CG: John Walker and I both showed at the Christine Abrahams Gallery in Melbourne in the 80s. When I exhibited my Sandringham works (1983), John said he would like to swap a work with me, though, sadly, he returned to America before that happened. His own exhibition there, later that year, was of his Alba paintings, with his wonderful juicy paint. It had a big impact. Like many artists in Australia, my partner, Wendy Stavrianos, travelled from interstate to see the show and she and I still talk about his work and what a brilliant and inspiring artist he is and a very generous man. At the Knoedler Gallery in New York, in 1988, we were lucky to see his exhibition A Theater of Recollection: Paintings and Prints, which had travelled from the Boston University Art Gallery.

Craig Gough. Sandringham No 23, 1983-4. Acrylic on paper on canvas, 152 x 305 cm. Private collection. © the artist.

I usually saw John only at exhibition openings and he invited me to talk to his students at the Victorian College of the Arts , but his example via his work was extremely important to me and the brief conversations I had with him kept me on track. I have only come into contact with a small number of people who have demonstrated to me the idea that painting is a very serious pursuit. John’s dogged persistence model has kept me focused.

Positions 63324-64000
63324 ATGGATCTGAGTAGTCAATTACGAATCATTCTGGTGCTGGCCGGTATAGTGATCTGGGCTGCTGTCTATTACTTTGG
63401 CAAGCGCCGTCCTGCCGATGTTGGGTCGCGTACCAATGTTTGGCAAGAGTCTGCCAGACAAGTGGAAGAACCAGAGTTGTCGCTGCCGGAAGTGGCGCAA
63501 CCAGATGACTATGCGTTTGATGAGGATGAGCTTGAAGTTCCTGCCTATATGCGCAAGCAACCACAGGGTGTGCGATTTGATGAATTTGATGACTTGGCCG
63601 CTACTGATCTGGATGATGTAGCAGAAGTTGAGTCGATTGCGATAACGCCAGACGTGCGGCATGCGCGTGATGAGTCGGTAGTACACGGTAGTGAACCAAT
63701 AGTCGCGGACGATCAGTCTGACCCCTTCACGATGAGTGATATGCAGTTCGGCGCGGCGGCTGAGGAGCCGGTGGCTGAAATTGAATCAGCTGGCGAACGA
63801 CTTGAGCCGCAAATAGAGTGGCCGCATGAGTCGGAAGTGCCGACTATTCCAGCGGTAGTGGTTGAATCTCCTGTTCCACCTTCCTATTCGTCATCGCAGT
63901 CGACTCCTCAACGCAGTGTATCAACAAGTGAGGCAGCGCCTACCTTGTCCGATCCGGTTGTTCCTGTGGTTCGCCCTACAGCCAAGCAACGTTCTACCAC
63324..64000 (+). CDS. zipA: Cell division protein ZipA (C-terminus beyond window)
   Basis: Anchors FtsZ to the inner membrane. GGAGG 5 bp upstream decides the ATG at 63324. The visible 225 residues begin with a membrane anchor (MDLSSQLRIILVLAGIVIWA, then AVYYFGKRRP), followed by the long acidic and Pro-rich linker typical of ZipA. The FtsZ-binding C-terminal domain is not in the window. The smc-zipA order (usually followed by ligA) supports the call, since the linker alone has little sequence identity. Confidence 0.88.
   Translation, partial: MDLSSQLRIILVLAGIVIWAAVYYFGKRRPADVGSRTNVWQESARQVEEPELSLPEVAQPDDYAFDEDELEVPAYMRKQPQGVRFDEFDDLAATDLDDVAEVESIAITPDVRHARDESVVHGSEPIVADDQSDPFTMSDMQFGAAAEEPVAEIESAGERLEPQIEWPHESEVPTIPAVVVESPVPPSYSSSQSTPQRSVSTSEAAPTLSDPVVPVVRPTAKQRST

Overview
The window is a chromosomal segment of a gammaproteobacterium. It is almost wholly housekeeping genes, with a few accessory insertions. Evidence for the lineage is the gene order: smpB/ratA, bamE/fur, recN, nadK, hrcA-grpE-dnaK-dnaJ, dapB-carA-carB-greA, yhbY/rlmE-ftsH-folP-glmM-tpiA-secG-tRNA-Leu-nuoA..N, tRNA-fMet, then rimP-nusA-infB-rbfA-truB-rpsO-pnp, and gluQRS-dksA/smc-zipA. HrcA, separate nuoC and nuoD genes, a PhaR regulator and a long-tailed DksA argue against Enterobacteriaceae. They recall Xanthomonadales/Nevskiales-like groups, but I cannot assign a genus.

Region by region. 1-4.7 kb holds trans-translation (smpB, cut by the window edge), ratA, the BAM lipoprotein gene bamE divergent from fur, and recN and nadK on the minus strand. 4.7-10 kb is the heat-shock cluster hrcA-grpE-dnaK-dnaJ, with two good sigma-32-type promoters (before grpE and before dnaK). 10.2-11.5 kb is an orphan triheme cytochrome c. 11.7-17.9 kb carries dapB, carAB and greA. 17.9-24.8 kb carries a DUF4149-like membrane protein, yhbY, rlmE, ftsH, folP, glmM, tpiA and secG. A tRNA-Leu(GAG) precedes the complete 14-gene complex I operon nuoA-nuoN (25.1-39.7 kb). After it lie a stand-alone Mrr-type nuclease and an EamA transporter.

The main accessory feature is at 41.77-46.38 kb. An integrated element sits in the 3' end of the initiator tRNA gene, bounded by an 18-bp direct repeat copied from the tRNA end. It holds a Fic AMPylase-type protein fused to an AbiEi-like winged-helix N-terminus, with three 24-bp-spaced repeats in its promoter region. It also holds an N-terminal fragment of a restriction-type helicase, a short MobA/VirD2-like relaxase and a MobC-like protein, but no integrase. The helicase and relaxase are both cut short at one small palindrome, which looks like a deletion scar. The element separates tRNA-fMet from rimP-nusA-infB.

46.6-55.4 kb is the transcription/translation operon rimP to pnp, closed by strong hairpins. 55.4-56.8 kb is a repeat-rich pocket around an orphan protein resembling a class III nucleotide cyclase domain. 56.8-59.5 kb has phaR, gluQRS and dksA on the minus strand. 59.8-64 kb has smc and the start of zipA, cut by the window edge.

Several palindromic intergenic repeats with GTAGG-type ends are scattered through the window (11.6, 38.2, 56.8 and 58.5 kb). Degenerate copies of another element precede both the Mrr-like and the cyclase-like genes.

Craig Gough. Spatial Red, 2013. Acrylic on canvas, 137 x 198 cm. © the artist.

JMcK: The large scale of many of your abstract paintings plays an important role in how the viewer shares your creative processes. How did your immersive canvases evolve?

CG: The desire to work large was conditioned by my own experience initially. While I’m painting, I feel that I’m in the work, inside it! It’s a full-body thing that is obviously not the same as working small, which I also do. The larger work allows for big gestures, which I am a part of – whereas the small hand gesture produces an object that needs to be looked at more closely. I suppose you could say if the work is about colour, you need to express this with big expanses of it. I want to be overpowered by the work. When I did the large works on paper, it was also about letting go and immersing myself in them.

Craig Gough. Rotunda, 1982. Charcoal on paper, 56 x 76 cm. Private collection. © the artist.

For a viewer, it’s a different experience. I feel that when a viewer comes in contact with my large paintings, they will feel confronted by them and will feel something different from looking at a small work, which is more like looking at an object. I guess I want the viewer to feel that they are looking at a painting rather than a decorated object or an embellished form. I don’t want to corrupt the motif by using some kind of special effects to demonstrate cleverness. Each work begins as an exploratory process that aims to discover something else about the subject, as it moves toward being a painting.